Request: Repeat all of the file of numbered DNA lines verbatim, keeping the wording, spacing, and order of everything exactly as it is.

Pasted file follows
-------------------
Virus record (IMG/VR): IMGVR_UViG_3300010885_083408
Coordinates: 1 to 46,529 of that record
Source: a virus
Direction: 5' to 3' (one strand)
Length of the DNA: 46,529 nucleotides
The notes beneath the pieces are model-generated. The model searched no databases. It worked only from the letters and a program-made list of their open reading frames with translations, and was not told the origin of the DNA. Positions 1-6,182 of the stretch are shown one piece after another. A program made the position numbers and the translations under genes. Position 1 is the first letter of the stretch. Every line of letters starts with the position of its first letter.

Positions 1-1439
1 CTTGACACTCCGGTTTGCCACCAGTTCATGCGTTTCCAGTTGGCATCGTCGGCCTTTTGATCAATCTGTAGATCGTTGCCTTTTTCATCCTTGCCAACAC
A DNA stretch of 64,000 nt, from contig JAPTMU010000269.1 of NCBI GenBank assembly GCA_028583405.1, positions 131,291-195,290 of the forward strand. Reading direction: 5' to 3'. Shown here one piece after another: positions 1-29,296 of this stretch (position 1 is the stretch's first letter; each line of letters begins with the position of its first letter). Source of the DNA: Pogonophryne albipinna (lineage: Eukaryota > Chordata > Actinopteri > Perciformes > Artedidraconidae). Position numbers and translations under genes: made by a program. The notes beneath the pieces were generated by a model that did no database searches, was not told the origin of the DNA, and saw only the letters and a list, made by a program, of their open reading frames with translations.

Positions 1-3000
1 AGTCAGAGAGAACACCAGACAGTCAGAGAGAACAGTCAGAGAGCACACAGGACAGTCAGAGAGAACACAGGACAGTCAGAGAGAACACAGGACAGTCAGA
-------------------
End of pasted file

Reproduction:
Virus record (IMG/VR): IMGVR_UViG_3300010885_083408
Coordinates: 1 to 46,529 of that record
Source: a virus
Direction: 5' to 3' (one strand)
Length of the DNA: 46,529 nucleotides
The notes beneath the pieces are model-generated. The model searched no databases. It worked only from the letters and a program-made list of their open reading frames with translations, and was not told the origin of the DNA. Positions 1-6,182 of the stretch are shown one piece after another. A program made the position numbers and the translations under genes. Position 1 is the first letter of the stretch. Every line of letters starts with the position of its first letter.

Positions 1-1439
1 CTTGACACTCCGGTTTGCCACCAGTTCATGCGTTTCCAGTTGGCATCGTCGGCCTTTTGATCAATCTGTAGATCGTTGCCTTTTTCATCCTTGCCAACAC
A DNA stretch of 64,000 nt, from contig JAPTMU010000269.1 of NCBI GenBank assembly GCA_028583405.1, positions 131,291-195,290 of the forward strand. Reading direction: 5' to 3'. Shown here one piece after another: positions 1-29,296 of this stretch (position 1 is the stretch's first letter; each line of letters begins with the position of its first letter). Source of the DNA: Pogonophryne albipinna (lineage: Eukaryota > Chordata > Actinopteri > Perciformes > Artedidraconidae). Position numbers and translations under genes: made by a program. The notes beneath the pieces were generated by a model that did no database searches, was not told the origin of the DNA, and saw only the letters and a list, made by a program, of their open reading frames with translations.

Positions 1-3000
1 AGTCAGAGAGAACACCAGACAGTCAGAGAGAACAGTCAGAGAGCACACAGGACAGTCAGAGAGAACACAGGACAGTCAGAGAGAACACAGGACAGTCAGA